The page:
Before we talk about Solasta: Crown of the Magister, I’m going to say this outright: I’ve never played any Dungeons and Dragons. It’s not that I’m not interested in a bit of role-playing, but the opportunity just never presented itself. I’ve listened to D&D podcasts, played plenty of video games inspired by it, but never even held a D20. Although it doesn’t look like that’s going to change any time soon, at least I’ll soon have Solasta: Crown of the Magister to keep me busy.
I was lucky enough to attend a hands-off demo and Q & A session with developers Tactical Adventures ahead of the game’s release on May 27th. After seeing an hour of footage and hearing how passionate they are about making an authentic D&D experience, I think Solasta could be something special.
Solasta: Crown of the Magister: Hands on preview
On a traditional fantasy adventure, you’ll be guiding a party of four custom characters to locate and restore the titular crown. After the fall of an ancient Elven kingdom years ago, finding the powerful magic gems that adorn the precious headpiece will help restore balance to this world in turmoil.
Character creation in Solasta: Crown of the Magister is a very in-depth process. After the simple act of picking a race and class, you’ll then be tasked with giving them a back story as well as personality traits. Each character’s personality will dictate how they join in the dialogue in the game, so a greedy Halfling will often bring up money, while a noble Elf may act aloof. Becuase you’ll have a team of 4 under your command, each will jump into conversations when appropriate for their character with nobody playing the “main protagonist”.
Str, Dex, Oth
It wouldn’t be D&D without a hefty dose of stats, so prepare to sink some points into Strength, Dexterity and the other usual suspects. Applying base stats to characters can be done in a variety of ways, from dice rolls to simply inputting values. This means if you want to recreate your real world character it’s no problem, or you can just cheat and make the perfect creation, no judgement.
You’ll need all of these stats when the bandits and orcs come a calling. Battles are a turn based tactical affair, with mechanics lifted directly from the tabletop game. You’ll be rolling for initiative, making saving throws and casting magic missile against a range of foes, some straight from the Monster Manual as well as some homegrown beasties.
Solasta: Crown of the Magister: vertical battle
The most interesting aspect of confrontations comes from the use of verticality in battle. It’s easier to think of the environments as a Minecraft grid, which you’ll need to navigate to get the tactical advantage and aim full 3d area of effects. Add in teleportation and levitation spells, and you’ll be beating back baddies from every inch of the level.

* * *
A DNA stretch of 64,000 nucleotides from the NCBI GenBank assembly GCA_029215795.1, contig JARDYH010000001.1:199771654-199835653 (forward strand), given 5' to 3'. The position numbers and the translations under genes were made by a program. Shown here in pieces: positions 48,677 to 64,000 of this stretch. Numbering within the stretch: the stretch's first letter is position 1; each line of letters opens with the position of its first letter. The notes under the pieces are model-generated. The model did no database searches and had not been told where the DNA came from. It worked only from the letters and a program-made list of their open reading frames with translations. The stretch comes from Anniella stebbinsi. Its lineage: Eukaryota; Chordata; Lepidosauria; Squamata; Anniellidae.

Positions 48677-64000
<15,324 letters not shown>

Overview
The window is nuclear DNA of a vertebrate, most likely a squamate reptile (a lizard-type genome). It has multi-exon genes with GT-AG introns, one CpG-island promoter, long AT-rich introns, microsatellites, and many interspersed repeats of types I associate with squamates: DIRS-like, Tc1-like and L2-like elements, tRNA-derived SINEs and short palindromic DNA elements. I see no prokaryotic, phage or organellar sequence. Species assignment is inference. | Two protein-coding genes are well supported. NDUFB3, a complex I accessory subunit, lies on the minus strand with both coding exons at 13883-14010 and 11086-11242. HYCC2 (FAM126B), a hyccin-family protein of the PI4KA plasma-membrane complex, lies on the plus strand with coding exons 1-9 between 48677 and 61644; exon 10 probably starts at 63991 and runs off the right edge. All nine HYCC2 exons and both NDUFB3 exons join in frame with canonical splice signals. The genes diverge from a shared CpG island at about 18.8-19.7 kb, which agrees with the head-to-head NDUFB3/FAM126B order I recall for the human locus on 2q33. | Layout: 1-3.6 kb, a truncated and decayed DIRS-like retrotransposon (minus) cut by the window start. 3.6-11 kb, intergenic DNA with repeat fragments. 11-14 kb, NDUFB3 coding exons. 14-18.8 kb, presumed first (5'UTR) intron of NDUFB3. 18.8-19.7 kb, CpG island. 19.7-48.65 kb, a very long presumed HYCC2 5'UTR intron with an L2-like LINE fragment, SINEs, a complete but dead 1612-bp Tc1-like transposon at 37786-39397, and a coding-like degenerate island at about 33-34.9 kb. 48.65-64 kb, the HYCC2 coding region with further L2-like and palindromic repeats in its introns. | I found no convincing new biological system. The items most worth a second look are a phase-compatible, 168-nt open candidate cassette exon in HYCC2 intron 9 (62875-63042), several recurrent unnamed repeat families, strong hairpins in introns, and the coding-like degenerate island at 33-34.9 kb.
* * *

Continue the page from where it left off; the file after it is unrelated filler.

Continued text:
The most impressive part of the demo I saw was a boss battle against a masterful conjuration wizard. At the start of this encounter he was protected by 4 magical statues, as well as some lackeys. The enemies didn’t respawn if killed so could be picked off first, but any statue left alone shot lightning at your team. After navigating this balancing act with some flashy spells came a battle with the boss himself, who turned out to be a dragon. Beating back this fearsome foe was even harder, as Solasta incorporates Legendary actions from D&D to allow the hardest enemies to act when it isn’t even their turn.
There are a ton of other interesting aspects of Solasta: Crown of the Magister I could talk about too. The Bestiary keeps data on monsters you fight, and is updated with extra information each time you beat an enemy or when you read a book about them. Difficulty is customisable in a vast variety of ways, from giving yourself advantage or disadvantage on rolls to changing the toughness of enemies. Tactical Adventures seem to have thought of everything you need to make the game as accessible or inscrutable as you like.
The last feature I was shown was the dungeon maker. This simple way to make user content almost didn’t make it into Solasta: Crown of the Magister, but fans begged enough that the team really wanted to add it. Making a dungeon can be simple as dragging and snapping some room pieces together and adding doors, traps and enemies, and the member of Tactical Adventures making a unique dungeon for me was able to completely deck out a couple of rooms in less than five minutes.
Solasta: Crown of the Magister UGC
That’s not to say there isn’t scope to make some truly impressive dungeons though. I was shown a user created level that used text lore to add a narration to their stage, and had created an experience that lasted 2 hours. Add that to the 40 hour campaign and you’ve got an endless supply of D&D content, with user stages available on Steam workshop as a tiny download. The dungeon maker isn’t complete yet either, with a long list of additions prepared for beyond launch like quests and merchants.
Solasta: Crown of the Magister is a love letter to D&D that I think tabletop fans and tactics game aficionados will really enjoy. Tactical Adventures have clearly been very community focused in their development, and have added (and are continuing to add) so many features that Kickstarter backers and Early Access players have asked for. I can’t wait to get stuck into my own adventure soon, and finally get to experience some role playing from the comfort of my PC.